• Why are you following or ignoring these rules? Every time someone tells you a “rule” for writing, it’s important to understand why the rule exists, and where it applies. For your own work, always be able to justify why you’re breaking one set of rules, and why you’re following other rules. You may not have to follow all the “rules” in your writing, but people come up with these various rules for a reason, so understanding why they exist will help you understand why you need to follow certain ones and ignore others in your work.
  • What is your setting, characters, plot, etc.? If you don’t know this when you’re writing, then your writing will probably be all over the place. Some people can free-write and discover a lot of these details as they go, but it is almost universally true that having these elements solidly in mind before writing will make your writing stronger.
  •  Why are you choosing these characters, this setting, that plot, etc.? Ultimately, the core of writing is to make deliberate choices and to be able to justify those choices as being ones that serve the story. Every character, setting, plot device, and elements of your story down to word choice can have a major impact on your writing. The more deliberate and conscious you can be in your choices, the more your writing should come together to tell a successful story.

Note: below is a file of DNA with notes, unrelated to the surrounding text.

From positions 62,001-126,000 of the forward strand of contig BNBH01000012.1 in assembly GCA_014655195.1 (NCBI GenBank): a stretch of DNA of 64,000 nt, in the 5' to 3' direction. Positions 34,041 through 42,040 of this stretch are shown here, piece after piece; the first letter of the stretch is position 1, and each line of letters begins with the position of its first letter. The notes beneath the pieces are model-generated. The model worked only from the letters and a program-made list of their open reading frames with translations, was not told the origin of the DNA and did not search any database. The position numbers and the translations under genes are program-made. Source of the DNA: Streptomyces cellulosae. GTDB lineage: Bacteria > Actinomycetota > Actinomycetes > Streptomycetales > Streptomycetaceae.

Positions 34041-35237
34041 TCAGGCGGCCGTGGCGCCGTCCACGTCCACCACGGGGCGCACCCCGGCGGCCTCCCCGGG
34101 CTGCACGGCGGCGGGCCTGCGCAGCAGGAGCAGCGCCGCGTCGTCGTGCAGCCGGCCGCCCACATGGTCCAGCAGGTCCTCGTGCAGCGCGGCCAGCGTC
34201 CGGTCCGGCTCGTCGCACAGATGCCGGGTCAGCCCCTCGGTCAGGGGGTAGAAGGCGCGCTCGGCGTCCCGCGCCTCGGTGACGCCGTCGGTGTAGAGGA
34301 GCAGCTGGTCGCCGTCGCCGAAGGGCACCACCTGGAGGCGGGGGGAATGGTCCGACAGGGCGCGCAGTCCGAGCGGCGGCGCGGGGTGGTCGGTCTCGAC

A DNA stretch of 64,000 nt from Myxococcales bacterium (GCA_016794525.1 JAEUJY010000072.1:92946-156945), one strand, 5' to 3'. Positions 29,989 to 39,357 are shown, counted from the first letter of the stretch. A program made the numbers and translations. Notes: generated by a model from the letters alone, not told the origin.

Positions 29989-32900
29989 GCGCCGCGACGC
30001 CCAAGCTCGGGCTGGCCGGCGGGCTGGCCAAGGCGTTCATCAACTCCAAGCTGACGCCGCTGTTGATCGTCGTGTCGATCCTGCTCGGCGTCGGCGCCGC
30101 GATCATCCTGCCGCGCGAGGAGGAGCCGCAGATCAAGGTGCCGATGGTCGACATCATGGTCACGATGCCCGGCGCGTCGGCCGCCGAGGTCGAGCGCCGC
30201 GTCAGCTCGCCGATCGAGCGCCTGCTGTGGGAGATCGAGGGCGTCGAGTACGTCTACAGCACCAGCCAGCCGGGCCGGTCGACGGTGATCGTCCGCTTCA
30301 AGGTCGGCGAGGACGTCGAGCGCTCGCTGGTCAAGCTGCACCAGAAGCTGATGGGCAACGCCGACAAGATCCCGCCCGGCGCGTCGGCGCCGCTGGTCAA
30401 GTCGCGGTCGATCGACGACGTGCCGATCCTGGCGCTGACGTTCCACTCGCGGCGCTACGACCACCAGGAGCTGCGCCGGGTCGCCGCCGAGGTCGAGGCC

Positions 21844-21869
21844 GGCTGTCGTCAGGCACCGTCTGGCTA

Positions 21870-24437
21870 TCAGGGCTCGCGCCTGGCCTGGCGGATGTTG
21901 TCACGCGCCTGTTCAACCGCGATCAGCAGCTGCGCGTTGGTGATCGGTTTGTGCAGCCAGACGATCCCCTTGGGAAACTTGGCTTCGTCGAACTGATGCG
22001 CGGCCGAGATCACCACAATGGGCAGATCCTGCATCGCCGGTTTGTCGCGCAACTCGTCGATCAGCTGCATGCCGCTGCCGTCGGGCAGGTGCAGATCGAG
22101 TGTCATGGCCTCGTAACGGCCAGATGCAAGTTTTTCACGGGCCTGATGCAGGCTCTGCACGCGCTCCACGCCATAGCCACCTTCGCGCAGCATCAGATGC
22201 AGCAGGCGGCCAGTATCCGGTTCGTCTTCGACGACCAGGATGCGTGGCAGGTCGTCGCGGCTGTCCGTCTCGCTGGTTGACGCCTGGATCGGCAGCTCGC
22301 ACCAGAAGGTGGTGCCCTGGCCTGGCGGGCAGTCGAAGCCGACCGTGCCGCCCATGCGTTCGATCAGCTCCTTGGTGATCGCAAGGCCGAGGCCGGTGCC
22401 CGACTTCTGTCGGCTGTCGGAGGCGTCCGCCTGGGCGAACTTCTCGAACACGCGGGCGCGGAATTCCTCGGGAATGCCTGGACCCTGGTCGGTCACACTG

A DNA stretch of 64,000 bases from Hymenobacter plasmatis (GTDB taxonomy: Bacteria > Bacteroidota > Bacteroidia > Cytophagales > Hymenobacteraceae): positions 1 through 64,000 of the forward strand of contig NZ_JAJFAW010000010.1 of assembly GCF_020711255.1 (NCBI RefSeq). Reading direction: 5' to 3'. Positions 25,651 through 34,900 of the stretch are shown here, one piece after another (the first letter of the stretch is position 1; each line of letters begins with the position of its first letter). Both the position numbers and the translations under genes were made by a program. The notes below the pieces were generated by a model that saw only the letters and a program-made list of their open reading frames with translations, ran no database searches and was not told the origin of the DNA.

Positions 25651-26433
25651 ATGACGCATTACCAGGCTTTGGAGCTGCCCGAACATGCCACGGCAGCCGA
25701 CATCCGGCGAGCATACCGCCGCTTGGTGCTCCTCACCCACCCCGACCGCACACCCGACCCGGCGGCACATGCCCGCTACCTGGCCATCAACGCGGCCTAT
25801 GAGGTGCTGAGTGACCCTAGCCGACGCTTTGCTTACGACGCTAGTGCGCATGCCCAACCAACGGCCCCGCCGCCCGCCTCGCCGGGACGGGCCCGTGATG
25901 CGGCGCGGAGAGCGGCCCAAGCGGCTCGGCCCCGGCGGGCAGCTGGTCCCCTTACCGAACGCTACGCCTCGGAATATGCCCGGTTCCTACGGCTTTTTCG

As you can see, this one and only writing rule really boils down to being conscious about each choice you make in your writing and constantly asking yourself why whenever you are presented with a “rule” that someone thinks is universally true. All of these “rules” people come up with regarding writing are the results of people looking for the magic formula to a guaranteed sale on a piece of work, and they find it by looking for common elements across sold pieces of writing. While it is often true that these elements do exist, there are also just as many pieces of writing out there that break these trends.